In July, 52 Nandri mothers received life changing micro finance loans which would help them start their own business or give them the finance to send their children to third level education. This programme gives a lifeline to our impoverished mothers and their families. As the mothers pay back their loans each month, these repayments enable us to lend to more than 50 new mothers the following month. The cycle of success of our micro finance loans continues to grow and flourish bringing hope and a future to new families each month. NANDRI, changing lives.
Our workers are busy removing the weeds at the drumstick vegetable plantation yard at Nandri Center. Drumsticks, also known as Moringa, are vegetables loaded with valuable minerals, healthy proteins and essential minerals, making it a very healthy food. It is used as one of the ingredients in sambar, a type of stew. Being high in nutrients and tasty in nature, the leaves and pods of this green vegetable possess blood purifying properties and it also acts as a potent antibiotic agent.
We have created this drumstick yard to help train our agricultural students who come to Nandri to learn how to grow and tend crops. In addition, we will showcase the plantation as a model as we bring forward our initiative to introduce allotment farming to our Nandri families. It is mostly women who do the weeding and even if they work along side men, the women get lower remuneration for their work.
The physical work done by these workers will bear fruit within six months and we will use the drumsticks in Nandri Centre in the delicious South Indian food we will prepare for our guests and participants in our training programmes.
In 2012 we started our #micro-finance program. We provide 90% of the cost of purchasing a cow or sewing machine to impoverished mainly #Dalit mothers. These women live in rural communities, generally without access to clean water or sanitation or power.
Mothers self-help groups are the important crux of these communities. We have over 3,000 mothers in our programs and each mother belongs to a mother’s self-help group . Each group consists of 15 to 20 members. The group meets each month. Each mother/member pays a small monthly subscription and an annual subscription. They each save Rs.100 (approx. $1.50) per month. For many of them, this is a days’ wages.
All the members’ savings are re-lent each month to members of their own group. All loan decisions are made collectively by the group and all decisions are carefully minuted and careful records are kept of subscriptions, loans borrowings, etc. Each member has a passbook, which shows her subscriptions loans and borrowings.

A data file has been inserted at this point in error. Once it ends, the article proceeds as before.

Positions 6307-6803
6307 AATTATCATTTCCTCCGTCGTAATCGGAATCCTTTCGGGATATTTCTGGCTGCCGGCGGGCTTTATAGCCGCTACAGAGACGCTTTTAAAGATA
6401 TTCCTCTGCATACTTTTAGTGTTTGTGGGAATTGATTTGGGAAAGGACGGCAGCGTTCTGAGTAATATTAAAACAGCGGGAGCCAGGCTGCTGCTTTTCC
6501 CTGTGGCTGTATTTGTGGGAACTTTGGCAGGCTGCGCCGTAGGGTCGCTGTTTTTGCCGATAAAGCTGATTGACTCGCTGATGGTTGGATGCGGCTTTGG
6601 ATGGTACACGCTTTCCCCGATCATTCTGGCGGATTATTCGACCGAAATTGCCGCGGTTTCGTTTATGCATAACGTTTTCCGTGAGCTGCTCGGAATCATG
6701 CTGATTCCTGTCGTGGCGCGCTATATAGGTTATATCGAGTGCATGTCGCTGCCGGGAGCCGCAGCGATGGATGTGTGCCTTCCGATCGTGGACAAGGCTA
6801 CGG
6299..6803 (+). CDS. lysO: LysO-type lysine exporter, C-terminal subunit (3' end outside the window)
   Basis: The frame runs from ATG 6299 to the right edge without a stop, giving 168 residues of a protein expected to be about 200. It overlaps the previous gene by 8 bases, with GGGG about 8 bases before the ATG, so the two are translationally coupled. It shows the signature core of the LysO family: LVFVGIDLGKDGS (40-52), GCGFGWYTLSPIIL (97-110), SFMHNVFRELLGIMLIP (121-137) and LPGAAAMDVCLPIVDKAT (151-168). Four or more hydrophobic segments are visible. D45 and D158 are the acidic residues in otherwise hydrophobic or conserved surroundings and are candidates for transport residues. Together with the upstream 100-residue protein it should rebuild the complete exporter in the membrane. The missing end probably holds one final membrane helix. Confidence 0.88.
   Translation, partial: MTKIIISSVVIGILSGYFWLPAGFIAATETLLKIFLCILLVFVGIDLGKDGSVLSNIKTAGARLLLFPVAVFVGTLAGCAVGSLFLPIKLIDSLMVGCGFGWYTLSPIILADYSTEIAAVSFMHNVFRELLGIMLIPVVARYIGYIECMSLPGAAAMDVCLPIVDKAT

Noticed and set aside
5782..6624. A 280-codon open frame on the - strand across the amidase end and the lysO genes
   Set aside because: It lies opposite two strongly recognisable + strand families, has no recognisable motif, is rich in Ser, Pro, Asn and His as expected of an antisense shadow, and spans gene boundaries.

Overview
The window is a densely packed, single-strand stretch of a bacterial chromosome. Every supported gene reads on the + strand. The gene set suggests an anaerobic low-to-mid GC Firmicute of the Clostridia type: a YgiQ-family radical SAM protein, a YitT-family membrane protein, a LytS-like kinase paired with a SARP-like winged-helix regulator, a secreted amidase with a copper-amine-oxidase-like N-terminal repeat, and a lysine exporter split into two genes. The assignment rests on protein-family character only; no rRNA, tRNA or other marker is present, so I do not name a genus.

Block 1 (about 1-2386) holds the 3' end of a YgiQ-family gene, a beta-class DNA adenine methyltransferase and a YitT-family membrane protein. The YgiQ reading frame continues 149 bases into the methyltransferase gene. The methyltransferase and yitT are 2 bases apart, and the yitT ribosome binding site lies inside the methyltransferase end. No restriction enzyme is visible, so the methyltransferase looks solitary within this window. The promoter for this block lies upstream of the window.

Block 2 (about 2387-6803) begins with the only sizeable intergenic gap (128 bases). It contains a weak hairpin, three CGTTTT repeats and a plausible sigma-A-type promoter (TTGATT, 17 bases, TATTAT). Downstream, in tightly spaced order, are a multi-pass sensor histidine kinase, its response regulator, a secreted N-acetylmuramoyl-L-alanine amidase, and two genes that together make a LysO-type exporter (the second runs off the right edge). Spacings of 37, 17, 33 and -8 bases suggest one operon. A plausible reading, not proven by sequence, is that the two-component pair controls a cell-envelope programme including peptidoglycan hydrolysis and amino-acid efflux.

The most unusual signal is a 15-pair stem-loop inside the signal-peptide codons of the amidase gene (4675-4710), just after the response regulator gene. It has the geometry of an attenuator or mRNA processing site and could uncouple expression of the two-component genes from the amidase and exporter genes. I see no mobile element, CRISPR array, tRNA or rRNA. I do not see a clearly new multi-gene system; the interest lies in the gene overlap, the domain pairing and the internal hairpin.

Our mothers proudly show off their passbooks and their record, particularly of savings. Each group manages its own savings and loans but Nandri manages the income generation micro finance program. A mother who wants a micro-finance loan has to apply through her group. Her group will decide if they think she is capable of repaying the loan. The group will guarantee her loan. This peer pressure has insured 99% repayment rate on over 1,500 loans to date. This is a key factor in the success of our program.
Our impoverished Dalit mothers would not be normally be allowed inside a bank never mind get a loan. Loan interest rates in India could be 2% to 3% per month from a bank and treble that from money lenders. We charge 1% interest per month on the reducing balance and this has become an important part of the revenue of Nandri to allow the program to continue indefinitely and to ensure the program is properly managed and maintained. We have developed our own lending application within #Salesforce, which is a corporate level CRM system.
Most of the mothers purchase a cow with their loan and the immediate income from the sale of milk from the cow means they can repay the loan, while also having sufficient money left over for other family purchases and also milk for much-needed family nutrition. They will sell the male calves as Indians don’t generally eat beef. Female calves will go on to become a valuable mother.
Today we have a fund of Rs. 12 million or about $150,000. $50,000 of this was provided in the form of a grant by #LCIF. Repayments enable us to issue between 30 and 40 loans every month. The income, in the form of interest and subscriptions, from our mothers, ensures the long-term viability of this program.